On June 11, 2018, OpenAI researchers and engineers posted their original paper on generative models—language models—artificial intelligence systems—that could be pre-trained with an enormous and diverse corpus of text via datasets, in a process they called generative pre-training (GP).[10] The authors described how language understanding performances in natural language processing (NLP) were improved in GPT-n through a process of "generative pre-training of a language model on a diverse corpus of unlabeled text, followed by discriminative fine-tuning on each specific task." This eliminated the need for human supervision and for time-intensive hand-labeling.[10]

In February 2020, Microsoft introduced its Turing Natural Language Generation (T-NLG), which was then the "largest language model ever published at 17 billion parameters."[11] It performed better than any other language model at a variety of tasks which included summarizing texts and answering questions.[11]


On May 28, 2020 arXiv a preprint by a group of 31 engineers and researchers at OpenAI described the development of GPT-3, a third-generation "state-of-the-art language model".[1][4] The team increased the capacity of GPT-3 by over two orders of magnitude from that of its predecessor, GPT-2,[12] making GPT-3 the largest non-sparse[further explanation needed] language model to date.[1]:14[2] GPT-3's higher number of parameters grants it a higher level of accuracy relative to previous versions with smaller capacity.[13] GPT-3's capacity is ten times larger than that of Microsoft's Turing NLG.[4]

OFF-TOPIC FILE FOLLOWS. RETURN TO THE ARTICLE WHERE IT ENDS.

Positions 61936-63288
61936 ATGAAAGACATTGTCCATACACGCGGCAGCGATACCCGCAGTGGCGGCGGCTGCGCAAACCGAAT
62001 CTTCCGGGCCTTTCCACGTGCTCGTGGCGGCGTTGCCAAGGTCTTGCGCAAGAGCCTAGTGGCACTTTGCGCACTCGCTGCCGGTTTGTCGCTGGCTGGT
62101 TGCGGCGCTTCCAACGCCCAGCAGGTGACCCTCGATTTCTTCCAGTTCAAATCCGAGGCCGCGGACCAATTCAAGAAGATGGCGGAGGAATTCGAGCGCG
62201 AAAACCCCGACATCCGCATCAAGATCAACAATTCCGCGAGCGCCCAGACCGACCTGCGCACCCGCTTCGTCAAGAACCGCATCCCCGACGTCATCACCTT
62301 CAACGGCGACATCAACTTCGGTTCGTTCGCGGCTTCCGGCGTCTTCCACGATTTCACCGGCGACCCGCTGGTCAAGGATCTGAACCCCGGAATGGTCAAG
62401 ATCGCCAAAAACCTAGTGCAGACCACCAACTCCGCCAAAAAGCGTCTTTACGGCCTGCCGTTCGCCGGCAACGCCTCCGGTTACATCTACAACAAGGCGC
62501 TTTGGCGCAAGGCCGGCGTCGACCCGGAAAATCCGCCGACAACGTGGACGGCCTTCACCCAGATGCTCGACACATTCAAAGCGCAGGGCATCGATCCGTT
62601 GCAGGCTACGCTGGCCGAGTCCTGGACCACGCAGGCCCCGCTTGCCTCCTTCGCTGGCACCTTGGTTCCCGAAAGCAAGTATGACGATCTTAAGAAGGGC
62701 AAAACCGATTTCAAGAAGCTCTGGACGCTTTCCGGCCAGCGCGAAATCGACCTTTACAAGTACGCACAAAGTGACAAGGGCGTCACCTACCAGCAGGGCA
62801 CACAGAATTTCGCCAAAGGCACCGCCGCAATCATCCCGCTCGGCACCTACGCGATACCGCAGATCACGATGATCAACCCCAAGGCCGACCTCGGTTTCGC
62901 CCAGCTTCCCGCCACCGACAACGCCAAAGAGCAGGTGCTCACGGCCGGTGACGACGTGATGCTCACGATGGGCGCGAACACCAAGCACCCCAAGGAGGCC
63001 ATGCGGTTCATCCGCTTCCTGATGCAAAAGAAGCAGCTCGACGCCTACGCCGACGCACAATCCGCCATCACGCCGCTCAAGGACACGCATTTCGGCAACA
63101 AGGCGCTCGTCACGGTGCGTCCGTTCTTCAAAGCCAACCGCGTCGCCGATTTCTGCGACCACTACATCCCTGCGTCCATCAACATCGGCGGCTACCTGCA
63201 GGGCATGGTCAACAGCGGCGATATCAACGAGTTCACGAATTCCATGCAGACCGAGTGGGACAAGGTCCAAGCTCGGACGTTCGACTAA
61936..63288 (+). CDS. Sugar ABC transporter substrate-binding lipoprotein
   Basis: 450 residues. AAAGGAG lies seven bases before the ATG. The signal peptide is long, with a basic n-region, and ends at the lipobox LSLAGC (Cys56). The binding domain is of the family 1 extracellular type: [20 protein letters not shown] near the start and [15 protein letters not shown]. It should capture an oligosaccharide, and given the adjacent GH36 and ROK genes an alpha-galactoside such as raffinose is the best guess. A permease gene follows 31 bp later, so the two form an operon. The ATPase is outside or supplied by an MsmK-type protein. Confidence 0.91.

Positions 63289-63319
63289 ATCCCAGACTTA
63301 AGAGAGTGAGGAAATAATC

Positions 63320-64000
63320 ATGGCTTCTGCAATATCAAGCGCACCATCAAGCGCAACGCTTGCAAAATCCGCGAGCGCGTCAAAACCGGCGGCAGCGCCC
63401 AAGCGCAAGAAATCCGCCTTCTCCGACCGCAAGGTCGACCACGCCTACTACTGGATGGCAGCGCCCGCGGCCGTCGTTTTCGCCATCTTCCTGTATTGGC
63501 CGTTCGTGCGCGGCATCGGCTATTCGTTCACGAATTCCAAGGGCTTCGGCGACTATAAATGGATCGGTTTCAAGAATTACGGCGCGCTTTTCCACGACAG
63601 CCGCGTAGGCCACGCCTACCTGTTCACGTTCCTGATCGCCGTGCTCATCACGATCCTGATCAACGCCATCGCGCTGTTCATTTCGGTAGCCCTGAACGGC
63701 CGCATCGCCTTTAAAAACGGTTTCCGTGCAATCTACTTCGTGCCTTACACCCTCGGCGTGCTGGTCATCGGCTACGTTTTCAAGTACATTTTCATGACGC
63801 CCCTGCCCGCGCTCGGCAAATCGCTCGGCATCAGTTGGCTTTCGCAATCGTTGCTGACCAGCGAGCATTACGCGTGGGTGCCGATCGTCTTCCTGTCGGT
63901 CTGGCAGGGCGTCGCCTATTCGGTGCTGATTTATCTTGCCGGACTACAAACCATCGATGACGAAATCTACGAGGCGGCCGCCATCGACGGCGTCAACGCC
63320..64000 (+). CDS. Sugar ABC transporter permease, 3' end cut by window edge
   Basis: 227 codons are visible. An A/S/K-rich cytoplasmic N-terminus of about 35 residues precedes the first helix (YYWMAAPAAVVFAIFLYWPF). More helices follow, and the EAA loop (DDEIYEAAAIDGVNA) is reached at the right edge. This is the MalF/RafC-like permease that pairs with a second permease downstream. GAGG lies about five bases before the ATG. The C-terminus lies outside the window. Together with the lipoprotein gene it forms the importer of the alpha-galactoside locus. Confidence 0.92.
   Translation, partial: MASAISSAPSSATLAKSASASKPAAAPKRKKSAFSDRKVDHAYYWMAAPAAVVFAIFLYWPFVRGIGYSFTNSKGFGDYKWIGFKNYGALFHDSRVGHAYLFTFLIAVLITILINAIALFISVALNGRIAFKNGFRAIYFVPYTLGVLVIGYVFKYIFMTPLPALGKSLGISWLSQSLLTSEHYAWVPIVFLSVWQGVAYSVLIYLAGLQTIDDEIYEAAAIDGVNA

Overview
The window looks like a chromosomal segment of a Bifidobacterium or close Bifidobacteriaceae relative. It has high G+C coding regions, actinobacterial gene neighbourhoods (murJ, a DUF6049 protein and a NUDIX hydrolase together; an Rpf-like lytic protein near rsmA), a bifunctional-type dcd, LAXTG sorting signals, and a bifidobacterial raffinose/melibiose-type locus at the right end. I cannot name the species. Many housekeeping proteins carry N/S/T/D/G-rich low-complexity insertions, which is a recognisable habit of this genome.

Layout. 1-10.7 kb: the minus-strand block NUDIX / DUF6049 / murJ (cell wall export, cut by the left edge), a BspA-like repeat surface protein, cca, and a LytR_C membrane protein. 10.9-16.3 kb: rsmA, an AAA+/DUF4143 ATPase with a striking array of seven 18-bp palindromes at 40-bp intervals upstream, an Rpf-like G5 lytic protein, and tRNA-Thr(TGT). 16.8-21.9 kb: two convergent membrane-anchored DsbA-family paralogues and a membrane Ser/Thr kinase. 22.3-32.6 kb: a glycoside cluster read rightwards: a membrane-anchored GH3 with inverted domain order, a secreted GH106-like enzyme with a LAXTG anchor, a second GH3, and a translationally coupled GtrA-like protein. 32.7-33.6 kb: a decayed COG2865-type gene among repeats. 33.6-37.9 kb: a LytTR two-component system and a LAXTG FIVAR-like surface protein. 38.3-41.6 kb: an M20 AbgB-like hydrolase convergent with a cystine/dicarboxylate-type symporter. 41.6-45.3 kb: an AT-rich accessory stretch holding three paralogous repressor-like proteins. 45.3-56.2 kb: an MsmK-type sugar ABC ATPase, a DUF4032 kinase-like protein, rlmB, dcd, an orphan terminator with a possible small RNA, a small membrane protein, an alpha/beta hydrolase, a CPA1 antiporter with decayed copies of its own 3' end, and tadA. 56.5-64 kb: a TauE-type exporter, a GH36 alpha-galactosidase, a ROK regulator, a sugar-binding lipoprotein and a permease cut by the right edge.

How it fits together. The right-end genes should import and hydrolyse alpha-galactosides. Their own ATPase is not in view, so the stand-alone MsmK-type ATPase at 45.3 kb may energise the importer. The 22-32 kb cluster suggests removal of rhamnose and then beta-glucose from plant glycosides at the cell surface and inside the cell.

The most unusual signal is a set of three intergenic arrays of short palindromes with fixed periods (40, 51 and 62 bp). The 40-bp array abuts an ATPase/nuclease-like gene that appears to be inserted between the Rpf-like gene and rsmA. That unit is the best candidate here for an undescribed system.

Sixty percent of the weighted pre-training dataset for GPT-3 comes from a filtered version of Common Crawl consisting of 410 billion byte-pair-encoded tokens.[1]:9 Other sources are 19 billion tokens from WebText2 representing 22% of the weighted total, 12 billion tokens from Books1 representing 8%, 55 billion tokens from Books2 representing 8%, and 3 billion tokens from Wikipedia representing 3%.[1]:9 GPT-3 was trained on hundreds of billions of words and is capable of coding in CSS, JSX, Python, among others.[3] Since GPT-3's training data was all-encompassing, it does not require further training for distinct language tasks.[3]

On June 11, 2020, OpenAI announced that users could request access to its user-friendly GPT-3 API—a "machine learning toolset"—to help OpenAI "explore the strengths and limits" of this new technology.[14][15] The invitation described how this API had a general-purpose "text in, text out" interface that can complete almost "any English language task", instead of the usual single use-case.[14] According to one user, who had access to a private early release of the OpenAI GPT-3 API, GPT-3 was "eerily good" at writing "amazingly coherent text" with only a few simple prompts.[16]